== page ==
Effective disaster and emergency management hinges on the ability of government, agencies, communities, and individuals to work together to achieve the best outcomes. Technological change also has the potential to expand and enhance the ways emergency services work together before disaster strikes.
This calls for research initiatives that seek to minimise the serious risks and threats that can confront volunteers, communities and professionals and impact their lives and livelihoods.
Our local and international members and associates are drawn from a range of research centres and universities as well as organisations within the emergency services sector, including government response and support agencies, services utilities, non-government organisations, volunteers and community groups, including:
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Awarded and funded by: Centre of Research Excellence in Emerging Infectious Diseases (CREID)
A collaboration with colleagues at the Marie Bashir Institute and the CREID
This transformational research in public health brings together representatives of key stakeholder groups including NSW Health, health practitioners, impacted agencies and community leaders and members to:
Exploring how Aboriginal families use social media to develop and maintain trusted relationships and engage with public health and emergency agencies in times of crisis. This research provides a unique opportunity to listen to and understand the experiences of Aboriginal people, and how they view and develop trusted relationships. This in turn will allow public health and emergency agencies to work with Aboriginal people to develop a trust-strengthening model to enhance two-way social media communication during public health emergencies.
A collaboration with colleagues at the University of Duisburg-Essen (Professor Stefan Stieglitz, Milad Mirabaie & Anna-Katharina Jung)
This project is funded by a GO8 DAAD Research Grant.
Investigating how to measure trustworthiness and credibility of an information source then develop a software prototype to automate this process. By giving public safety agencies and the media a better understanding of how to identify trustworthy and credible sources of information on social media platforms during extreme events, we can positively impact community and organisational resilience.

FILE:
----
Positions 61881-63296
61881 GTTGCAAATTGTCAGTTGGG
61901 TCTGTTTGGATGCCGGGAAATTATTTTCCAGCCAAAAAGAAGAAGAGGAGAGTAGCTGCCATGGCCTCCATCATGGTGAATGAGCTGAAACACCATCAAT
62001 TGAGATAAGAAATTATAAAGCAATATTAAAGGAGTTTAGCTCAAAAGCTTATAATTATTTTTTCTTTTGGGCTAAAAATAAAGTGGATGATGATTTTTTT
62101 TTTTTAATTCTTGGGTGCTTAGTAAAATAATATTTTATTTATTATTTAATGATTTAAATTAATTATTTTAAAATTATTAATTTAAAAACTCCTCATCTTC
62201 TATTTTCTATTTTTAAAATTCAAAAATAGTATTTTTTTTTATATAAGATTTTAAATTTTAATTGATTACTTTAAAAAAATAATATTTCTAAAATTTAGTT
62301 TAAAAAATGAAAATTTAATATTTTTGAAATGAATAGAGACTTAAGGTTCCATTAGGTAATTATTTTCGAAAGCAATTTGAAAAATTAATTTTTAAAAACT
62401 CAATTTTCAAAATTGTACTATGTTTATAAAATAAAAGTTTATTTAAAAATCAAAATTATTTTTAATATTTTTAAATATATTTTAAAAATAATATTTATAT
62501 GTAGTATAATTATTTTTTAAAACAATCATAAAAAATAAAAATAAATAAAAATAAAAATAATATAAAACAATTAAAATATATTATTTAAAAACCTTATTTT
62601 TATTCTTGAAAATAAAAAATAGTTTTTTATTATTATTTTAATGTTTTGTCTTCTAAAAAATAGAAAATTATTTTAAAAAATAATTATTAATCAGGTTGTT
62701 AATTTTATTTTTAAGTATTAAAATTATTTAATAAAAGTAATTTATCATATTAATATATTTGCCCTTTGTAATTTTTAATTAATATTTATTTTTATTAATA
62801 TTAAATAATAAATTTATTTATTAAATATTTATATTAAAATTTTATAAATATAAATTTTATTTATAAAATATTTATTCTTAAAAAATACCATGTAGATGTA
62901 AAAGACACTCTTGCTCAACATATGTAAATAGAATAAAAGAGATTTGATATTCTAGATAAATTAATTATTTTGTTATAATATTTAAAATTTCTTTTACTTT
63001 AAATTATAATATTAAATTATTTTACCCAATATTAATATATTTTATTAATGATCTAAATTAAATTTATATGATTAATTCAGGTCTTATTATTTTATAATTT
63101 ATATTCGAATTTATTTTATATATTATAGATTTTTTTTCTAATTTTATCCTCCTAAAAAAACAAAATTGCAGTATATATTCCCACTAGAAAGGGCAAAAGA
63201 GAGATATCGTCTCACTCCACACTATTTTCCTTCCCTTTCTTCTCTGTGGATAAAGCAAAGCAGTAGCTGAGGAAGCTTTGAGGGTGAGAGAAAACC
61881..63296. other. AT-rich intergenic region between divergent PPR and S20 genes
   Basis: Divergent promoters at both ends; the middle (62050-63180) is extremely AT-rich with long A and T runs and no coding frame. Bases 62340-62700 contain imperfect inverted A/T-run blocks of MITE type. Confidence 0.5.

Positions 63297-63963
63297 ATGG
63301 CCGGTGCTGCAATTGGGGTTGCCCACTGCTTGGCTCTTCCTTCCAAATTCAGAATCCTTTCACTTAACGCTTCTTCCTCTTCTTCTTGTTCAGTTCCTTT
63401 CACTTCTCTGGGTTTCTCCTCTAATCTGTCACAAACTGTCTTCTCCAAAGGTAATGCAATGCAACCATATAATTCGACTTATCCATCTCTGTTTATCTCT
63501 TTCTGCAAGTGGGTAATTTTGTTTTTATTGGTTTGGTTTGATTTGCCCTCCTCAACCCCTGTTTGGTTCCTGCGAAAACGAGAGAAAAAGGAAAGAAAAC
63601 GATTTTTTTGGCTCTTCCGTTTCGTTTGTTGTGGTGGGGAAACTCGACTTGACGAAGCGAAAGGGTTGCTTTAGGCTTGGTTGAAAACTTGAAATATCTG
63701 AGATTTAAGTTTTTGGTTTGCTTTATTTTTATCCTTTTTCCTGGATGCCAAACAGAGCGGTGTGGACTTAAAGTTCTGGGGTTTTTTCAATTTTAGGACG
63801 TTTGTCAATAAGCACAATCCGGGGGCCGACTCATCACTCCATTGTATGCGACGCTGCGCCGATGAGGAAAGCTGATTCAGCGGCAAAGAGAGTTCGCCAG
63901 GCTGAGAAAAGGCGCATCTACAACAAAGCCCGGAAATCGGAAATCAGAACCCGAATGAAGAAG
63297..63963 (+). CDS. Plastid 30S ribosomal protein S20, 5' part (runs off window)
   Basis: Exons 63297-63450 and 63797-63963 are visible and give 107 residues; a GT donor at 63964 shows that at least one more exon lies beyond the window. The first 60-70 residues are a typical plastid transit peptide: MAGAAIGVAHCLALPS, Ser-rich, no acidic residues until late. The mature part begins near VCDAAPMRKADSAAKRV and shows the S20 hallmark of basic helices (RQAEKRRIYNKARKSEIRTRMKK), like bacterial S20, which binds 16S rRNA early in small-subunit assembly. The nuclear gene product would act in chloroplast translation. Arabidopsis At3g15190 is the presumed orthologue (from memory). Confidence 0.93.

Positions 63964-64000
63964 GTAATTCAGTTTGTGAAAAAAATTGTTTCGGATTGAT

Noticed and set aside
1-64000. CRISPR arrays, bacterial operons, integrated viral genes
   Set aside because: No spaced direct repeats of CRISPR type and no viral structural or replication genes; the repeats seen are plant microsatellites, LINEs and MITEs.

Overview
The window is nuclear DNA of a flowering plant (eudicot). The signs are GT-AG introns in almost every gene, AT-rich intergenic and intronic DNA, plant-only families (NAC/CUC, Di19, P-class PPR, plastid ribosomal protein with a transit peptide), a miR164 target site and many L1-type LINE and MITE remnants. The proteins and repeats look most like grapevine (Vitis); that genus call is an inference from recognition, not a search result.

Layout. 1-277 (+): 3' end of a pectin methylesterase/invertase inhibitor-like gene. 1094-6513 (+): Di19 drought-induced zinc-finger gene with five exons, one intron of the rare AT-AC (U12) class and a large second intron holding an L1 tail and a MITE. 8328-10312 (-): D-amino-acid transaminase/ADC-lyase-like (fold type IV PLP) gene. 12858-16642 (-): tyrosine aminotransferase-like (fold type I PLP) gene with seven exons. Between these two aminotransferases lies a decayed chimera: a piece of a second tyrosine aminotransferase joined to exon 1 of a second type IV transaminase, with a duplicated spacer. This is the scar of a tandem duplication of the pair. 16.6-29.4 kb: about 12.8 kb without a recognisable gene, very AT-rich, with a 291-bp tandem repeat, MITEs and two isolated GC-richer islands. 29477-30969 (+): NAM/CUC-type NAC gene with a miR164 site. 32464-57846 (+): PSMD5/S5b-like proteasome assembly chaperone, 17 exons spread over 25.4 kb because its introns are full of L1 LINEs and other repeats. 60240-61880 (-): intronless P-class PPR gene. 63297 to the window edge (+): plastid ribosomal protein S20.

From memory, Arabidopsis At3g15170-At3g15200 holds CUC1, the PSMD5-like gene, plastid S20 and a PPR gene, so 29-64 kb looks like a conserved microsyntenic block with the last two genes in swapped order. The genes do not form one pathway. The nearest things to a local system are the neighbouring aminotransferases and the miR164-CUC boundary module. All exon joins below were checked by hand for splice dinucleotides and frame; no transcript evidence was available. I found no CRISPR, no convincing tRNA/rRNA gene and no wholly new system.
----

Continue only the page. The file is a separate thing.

Examining how best to harness self-organising systems to augment traditional common operating pictures of disaster recovery. Our aim is to develop an integrated approach to situational awareness, resource utilisation and recovery outcome optimisation. We explore the best of command-and-control approaches with the potential arising from self-organising systems that utilise open innovation platforms and tools such as social media. We ask:
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Applying neuroscience research to the working environment of an emergency operations centre. Exploring how we make sense of a disaster situation and in turn create a storyline to understand it.
Comparing how China and Australia plan for and respond to flood disasters, highlighting operational differences.
Outlining a desktop review of recent developments in systems and technologies in disaster management, highlighting roadblocks and tipping points for tools such as satellite monitoring, drones, mapping, the common operating picture, communications, field data collection, major events planning, transport, and urban and suburban risks.
Explaining how sentiment analysis has been applied to the Sydney Siege (2014) Twitter data.
29 March 2018
Presenting the findings of research on emergency management organisations’ utilisation of social media services for emergency management.
Investigating the role of bystanders in crisis communications through analysis of Twitter communication generated from the 2016 Munich Shooting event, revealing the impassive convergence behaviour archetype could influence an event as a passive and rational eye-witness, by gathering and sharing information close to where the event is occurring.